Thailand ranked 33rd, Taiwan 35th and Malaysia 47th, while Japan placed 53rd, South Korea 58th, Hong Kong 75th, Indonesia 79th, the Philippines 82nd and China 83rd. Among the 157 countries surveyed, Burundi came last but Myanmar ranked a lowly 119th, India 118th and Sri Lanka 117th, indicating that plenty of work lies ahead for Asia’s emerging economies.

The report said six key factors comprising gross domestic product per capita, social support, healthy life expectancy, freedom, generosity and absence of corruption accounted for three-quarters of the variation between the nations surveyed, with the first three categories the main contributors.

While India and Japan were among the 20 largest losers of happiness since the previous survey in 2005 to 2007, the report found that Japan’s 2011 triple disaster actually led to increased happiness in the affected area.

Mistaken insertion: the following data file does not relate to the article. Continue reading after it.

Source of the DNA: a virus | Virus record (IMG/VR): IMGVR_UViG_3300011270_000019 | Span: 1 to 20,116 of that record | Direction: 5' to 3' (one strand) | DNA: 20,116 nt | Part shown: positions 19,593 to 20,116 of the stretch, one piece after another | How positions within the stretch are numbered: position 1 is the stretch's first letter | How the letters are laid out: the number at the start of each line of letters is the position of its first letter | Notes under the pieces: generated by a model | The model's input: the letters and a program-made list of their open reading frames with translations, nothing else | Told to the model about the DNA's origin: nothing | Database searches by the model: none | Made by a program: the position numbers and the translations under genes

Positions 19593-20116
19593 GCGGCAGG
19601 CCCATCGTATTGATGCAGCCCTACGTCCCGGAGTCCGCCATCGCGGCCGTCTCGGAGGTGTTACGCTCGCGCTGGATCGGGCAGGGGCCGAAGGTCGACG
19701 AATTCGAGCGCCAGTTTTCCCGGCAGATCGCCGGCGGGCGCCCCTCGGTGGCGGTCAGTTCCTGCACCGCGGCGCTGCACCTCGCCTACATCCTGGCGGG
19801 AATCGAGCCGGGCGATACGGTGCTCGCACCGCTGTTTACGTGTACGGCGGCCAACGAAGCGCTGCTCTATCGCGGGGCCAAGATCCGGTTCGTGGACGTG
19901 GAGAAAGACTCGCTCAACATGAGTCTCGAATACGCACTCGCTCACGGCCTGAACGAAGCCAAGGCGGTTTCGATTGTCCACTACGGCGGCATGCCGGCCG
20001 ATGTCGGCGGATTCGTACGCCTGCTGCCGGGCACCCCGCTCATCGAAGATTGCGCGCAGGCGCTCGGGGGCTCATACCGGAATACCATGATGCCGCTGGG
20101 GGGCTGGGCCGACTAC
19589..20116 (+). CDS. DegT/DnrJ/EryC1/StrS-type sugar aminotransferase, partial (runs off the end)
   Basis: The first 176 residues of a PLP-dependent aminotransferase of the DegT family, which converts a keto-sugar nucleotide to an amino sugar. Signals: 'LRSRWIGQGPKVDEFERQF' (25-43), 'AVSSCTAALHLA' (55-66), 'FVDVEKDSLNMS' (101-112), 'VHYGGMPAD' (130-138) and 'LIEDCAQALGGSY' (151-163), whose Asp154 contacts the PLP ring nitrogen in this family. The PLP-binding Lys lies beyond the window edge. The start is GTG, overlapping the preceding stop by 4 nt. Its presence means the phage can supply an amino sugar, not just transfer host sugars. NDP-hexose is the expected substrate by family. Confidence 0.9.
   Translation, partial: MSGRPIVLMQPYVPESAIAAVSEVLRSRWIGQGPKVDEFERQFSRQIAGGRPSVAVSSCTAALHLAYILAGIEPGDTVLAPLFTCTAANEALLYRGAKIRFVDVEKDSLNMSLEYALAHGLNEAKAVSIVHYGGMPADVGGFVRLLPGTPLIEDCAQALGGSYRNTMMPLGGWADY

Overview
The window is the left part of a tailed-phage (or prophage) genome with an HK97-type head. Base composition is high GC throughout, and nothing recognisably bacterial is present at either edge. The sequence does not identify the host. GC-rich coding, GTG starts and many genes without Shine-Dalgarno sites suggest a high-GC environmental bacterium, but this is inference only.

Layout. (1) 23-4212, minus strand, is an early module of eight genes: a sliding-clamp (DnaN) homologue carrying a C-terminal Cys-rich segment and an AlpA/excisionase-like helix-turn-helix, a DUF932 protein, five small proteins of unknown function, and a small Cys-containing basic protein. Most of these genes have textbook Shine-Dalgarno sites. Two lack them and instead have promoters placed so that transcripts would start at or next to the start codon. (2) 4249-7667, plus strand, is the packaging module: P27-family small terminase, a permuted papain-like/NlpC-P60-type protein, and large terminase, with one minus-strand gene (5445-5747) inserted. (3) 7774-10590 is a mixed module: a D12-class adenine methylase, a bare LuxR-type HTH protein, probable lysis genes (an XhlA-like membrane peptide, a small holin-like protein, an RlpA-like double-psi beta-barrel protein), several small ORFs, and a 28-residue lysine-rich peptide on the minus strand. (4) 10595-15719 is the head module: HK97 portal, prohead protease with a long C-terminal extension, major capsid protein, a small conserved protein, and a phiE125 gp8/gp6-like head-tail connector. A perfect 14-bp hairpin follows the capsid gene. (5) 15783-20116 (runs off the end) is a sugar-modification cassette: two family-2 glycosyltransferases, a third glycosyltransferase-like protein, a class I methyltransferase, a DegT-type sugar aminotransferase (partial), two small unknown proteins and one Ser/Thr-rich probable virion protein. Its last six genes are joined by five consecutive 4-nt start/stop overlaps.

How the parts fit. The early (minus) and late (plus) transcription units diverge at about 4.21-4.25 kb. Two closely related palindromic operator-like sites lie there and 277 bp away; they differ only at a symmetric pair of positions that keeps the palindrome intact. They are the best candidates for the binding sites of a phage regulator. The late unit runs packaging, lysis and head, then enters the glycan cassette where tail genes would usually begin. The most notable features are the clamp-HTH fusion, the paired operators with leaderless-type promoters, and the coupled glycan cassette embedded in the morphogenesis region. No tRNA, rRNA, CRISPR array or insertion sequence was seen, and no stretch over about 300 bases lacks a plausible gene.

“There is now research showing that levels of trust and social capital in the Fukushima region of Japan were sufficient that the Great East Japan Earthquake of 2011 actually led to increased trust and happiness in the region.

“The happiness effects of crisis response may also be mediated through generosity triggered by a large natural disaster, with the additional generosity adding to happiness,” the report said.

Despite political instability, Thailand ranked among the 20 largest gainers in happiness in the latest survey covering the period from 2013 to 2015, with China also showing a major improvement. In contrast, Greece fared the worst compared to the previous survey on the back of its economic crisis, followed by Egypt and Saudi Arabia.

For policymakers, the report argues that increasing the “equality of happiness” is best achieved by broadening the focus from income and wealth to non-material factors, thereby also reducing stress on scarce material resources. While further research is required, it argues that “changing the focus from income inequality to well-being inequality will speed the arrival of a time when the distribution of well-being can be improved, for the benefit of current and future generations in all countries.”

The moral of the story might be that money does not equate to happiness – but there is still plenty of joy in even some of Asia’s priciest cities.